Red Raiders Rant: The Big XII Should Stay Numerically Incorrect

Jul 20, 2015; Dallas, TX, USA; Texas Tech Red Raiders head coach Kliff Kingsbury speaks to the media during the Big 12 Media Days at Omni Dallas. Mandatory Credit: Kevin Jairaj-USA TODAY Sports
Jul 20, 2015; Dallas, TX, USA; Texas Tech Red Raiders head coach Kliff Kingsbury speaks to the media during the Big 12 Media Days at Omni Dallas. Mandatory Credit: Kevin Jairaj-USA TODAY Sports /

Making the case against conference expansion, and why a championship game may prove unfavorable for the Red Raiders and Big XII as a whole.

The date of December 4, 2010 may not hold any particular kind of meaning for most Red Raiders fans. However, that date happens to be the last time a Big XII championship game was held.

It’s been nearly six years since then, and a lot has changed; Texas A&M, Colorado, Nebraska, and Missouri bolted for the perceived greener pastures of the SEC and Pac-12. Texas Tech has had its share of troubles as well; the Red Raiders’ fanbase experienced the failure that was the Tuberville era, the effects of which the program is still recovering from.

However, the biggest change has been the Big XII’s descent from one of the nation’s strongest football conferences, to being one of the weakest and most logistically limited football conferences in the country.

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Sure, the rumors of Oklahoma, Oklahoma State, Texas, and Texas Tech going westward to the Pac-12 were at least partially based in truth. Similarly, the later murmurs of a zombified Big XII wooing the ACC’s flagship schools of Florida State and Clemson seemed to run rampant across internet message boards from Lubbock to Ames.

While the ACC’s power schools would ultimately air on the side of caution and stay at home on the east coast. The Big XII would rise like the prophetic dodo bird from the ashes and invite the powerhouse combination of Texas Christian and West Virginia.

Prior to their Big XII membership, Texas Christian was the journeyman school that beat up on teams like New Mexico and Fresno State en route to “busting the BCS”. Similarly, West Virginia was the neighborhood bully of a disintegrating Big East conference.

The common thread here?

Both schools were further legitimized by their Big XII membership, much to the chagrin of Big XII institutions such as Texas Tech and Oklahoma State.

Unfortunately, this may be a situation the Big XII finds itself in once again as the conference debates the merits of expansion in relation to a prospective championship game. The NCAA approved the Big XII’s proposal for a championship game although the conference has less than 12 members.

But the question must be asked: Does the Big XII even need a championship game? The perception is that it does, but at what cost? The round-robin format currently in place doesn’t lend itself an exciting championship game; any week 13 match would only be a rematch.

This creates a problem that some within the conference are already voicing their opinions on.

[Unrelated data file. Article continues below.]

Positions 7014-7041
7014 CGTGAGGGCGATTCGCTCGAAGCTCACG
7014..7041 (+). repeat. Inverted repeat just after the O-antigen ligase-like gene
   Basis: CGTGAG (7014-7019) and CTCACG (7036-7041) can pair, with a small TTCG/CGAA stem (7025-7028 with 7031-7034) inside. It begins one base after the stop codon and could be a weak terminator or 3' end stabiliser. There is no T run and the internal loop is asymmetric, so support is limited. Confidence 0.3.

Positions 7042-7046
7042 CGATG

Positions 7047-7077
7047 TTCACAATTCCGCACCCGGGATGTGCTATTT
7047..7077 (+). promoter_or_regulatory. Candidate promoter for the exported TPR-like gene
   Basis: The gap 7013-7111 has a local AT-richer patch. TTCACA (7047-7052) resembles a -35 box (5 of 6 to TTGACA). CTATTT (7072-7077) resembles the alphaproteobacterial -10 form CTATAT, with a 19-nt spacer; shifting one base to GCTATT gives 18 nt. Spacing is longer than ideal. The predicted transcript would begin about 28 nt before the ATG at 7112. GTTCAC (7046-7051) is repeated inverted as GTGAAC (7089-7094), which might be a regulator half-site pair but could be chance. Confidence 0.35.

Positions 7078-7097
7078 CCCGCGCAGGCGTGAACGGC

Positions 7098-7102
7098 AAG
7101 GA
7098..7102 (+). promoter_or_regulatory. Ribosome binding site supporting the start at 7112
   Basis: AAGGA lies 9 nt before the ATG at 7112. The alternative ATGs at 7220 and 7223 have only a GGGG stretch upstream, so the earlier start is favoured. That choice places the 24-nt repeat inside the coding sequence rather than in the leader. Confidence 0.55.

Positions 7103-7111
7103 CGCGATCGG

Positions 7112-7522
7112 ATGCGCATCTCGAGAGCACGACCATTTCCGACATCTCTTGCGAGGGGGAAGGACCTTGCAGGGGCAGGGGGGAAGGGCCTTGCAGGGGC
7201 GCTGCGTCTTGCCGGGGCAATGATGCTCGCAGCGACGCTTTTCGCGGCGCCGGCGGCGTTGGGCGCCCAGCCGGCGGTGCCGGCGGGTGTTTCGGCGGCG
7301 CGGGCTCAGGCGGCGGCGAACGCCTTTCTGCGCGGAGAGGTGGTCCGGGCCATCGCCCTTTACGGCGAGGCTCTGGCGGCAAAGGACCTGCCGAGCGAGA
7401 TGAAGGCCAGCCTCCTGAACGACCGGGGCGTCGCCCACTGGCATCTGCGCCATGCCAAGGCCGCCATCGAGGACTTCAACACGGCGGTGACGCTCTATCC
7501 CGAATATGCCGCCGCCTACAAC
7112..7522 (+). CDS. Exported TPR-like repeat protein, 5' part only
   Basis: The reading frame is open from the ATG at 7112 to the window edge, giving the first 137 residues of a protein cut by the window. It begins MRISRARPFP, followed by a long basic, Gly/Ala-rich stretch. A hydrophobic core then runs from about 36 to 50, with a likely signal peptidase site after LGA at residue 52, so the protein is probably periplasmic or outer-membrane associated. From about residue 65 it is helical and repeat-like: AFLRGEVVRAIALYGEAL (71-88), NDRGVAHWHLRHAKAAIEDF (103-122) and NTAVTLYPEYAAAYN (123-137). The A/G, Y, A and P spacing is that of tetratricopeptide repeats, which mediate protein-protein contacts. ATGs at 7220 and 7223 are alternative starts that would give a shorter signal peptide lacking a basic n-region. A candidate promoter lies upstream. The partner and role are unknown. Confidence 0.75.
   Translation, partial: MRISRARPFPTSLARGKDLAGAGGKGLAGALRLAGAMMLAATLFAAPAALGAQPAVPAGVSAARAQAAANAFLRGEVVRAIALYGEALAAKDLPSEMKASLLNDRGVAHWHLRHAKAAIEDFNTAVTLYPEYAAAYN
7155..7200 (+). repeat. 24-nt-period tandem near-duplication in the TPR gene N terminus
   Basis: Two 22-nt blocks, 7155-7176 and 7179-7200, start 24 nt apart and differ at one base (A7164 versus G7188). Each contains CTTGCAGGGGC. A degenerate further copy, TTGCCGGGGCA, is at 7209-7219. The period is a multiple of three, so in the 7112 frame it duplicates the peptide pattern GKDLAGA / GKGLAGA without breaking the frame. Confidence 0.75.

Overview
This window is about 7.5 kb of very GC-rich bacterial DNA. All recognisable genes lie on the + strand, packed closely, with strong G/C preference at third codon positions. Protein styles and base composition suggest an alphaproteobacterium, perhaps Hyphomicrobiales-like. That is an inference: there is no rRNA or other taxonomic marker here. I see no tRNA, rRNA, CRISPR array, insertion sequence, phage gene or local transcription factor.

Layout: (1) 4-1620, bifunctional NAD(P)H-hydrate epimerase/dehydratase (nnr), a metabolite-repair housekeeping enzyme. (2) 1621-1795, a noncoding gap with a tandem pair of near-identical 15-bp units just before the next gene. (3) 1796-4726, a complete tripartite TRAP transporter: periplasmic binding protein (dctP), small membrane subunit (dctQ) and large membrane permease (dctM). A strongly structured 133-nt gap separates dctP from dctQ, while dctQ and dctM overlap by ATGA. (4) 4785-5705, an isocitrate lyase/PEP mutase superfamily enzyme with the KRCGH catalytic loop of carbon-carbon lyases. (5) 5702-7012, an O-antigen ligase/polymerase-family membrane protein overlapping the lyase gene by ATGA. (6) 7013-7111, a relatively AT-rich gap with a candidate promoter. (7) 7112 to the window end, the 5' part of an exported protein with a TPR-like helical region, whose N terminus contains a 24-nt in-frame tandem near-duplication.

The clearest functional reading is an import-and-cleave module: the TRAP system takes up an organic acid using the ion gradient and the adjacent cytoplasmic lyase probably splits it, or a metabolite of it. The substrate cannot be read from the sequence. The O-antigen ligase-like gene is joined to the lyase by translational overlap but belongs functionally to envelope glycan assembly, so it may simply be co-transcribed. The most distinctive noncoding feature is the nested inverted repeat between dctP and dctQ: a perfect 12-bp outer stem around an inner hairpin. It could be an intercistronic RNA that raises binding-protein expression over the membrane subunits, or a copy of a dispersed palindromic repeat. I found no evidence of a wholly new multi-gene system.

Could the Big XII be on the verge of another round of expansion? Would the additions of Houston, Memphis, or even BYU bolster the conference’s strength? Not likely, as the opposite may be closer to the truth.

BYU’s northwest isolation would create another travel headache for a conference that seems barely be figuring out how best to schedule West Virginia’s games. Furthermore, BYU’s Sunday provisions would seemingly throw another wrench into the equation; how would Red Raiders fans feel if their school had to travel to Morgantown and Provo in consecutive weeks?

Houston, on the other hand, is right in the Big XII’s backyard. A former Southwest Conference member school with a rising star of a head coach would seem like a logical choice. However, adding the Coogs wouldn’t also entail adding the Houston television market; its already dominated Red Raiders, Aggies, and Longhorns.

Furthermore, the addition of the Coogs to the Big XII would have the same effect the addition of the Horned Frogs had back in 2012. Texas Christian’s Big XII membership added another major player for Texas Tech to compete with on in-state recruiting battles and ultimately dropped the Red Raiders down a peg or two in the Big XII’s hierarchy, especially after the Horned Frogs tasted success as a major conference member.

This is all to say that for member schools such as Texas Tech, and other schools struggling to regain their competition edge, the additions of second or third-choice schools for expansion would only further dilute the conference’s strength as a whole.

The Big XII wants to reclaim its national prominence, especially after the One True Champion debacle, and a playoff snub in 2014.

That won’t happen if the conference continues to dilute itself while on life support.

Texas Tech fans, let us know how you feel. Do you think the Big XII conference should expand? Should there be a championship game?

Make sure to leave your opinion in the comments!